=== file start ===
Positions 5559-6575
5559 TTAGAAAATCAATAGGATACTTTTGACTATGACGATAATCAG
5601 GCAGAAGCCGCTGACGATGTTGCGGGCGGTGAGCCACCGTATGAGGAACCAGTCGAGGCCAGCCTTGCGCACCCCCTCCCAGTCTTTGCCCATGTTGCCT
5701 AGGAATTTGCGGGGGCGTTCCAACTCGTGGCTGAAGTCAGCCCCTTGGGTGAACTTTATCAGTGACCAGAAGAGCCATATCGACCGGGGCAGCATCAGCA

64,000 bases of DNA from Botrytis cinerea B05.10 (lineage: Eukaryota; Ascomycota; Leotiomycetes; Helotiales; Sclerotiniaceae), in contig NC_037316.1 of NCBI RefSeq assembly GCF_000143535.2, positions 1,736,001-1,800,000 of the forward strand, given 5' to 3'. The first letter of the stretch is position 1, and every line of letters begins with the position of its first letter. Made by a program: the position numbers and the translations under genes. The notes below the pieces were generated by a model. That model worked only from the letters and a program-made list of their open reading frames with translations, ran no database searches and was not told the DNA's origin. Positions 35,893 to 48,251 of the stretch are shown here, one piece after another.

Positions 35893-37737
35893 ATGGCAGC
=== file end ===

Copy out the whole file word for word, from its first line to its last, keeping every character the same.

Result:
Positions 5559-6575
5559 TTAGAAAATCAATAGGATACTTTTGACTATGACGATAATCAG
5601 GCAGAAGCCGCTGACGATGTTGCGGGCGGTGAGCCACCGTATGAGGAACCAGTCGAGGCCAGCCTTGCGCACCCCCTCCCAGTCTTTGCCCATGTTGCCT
5701 AGGAATTTGCGGGGGCGTTCCAACTCGTGGCTGAAGTCAGCCCCTTGGGTGAACTTTATCAGTGACCAGAAGAGCCATATCGACCGGGGCAGCATCAGCA

64,000 bases of DNA from Botrytis cinerea B05.10 (lineage: Eukaryota; Ascomycota; Leotiomycetes; Helotiales; Sclerotiniaceae), in contig NC_037316.1 of NCBI RefSeq assembly GCF_000143535.2, positions 1,736,001-1,800,000 of the forward strand, given 5' to 3'. The first letter of the stretch is position 1, and every line of letters begins with the position of its first letter. Made by a program: the position numbers and the translations under genes. The notes below the pieces were generated by a model. That model worked only from the letters and a program-made list of their open reading frames with translations, ran no database searches and was not told the DNA's origin. Positions 35,893 to 48,251 of the stretch are shown here, one piece after another.

Positions 35893-37737
35893 ATGGCAGC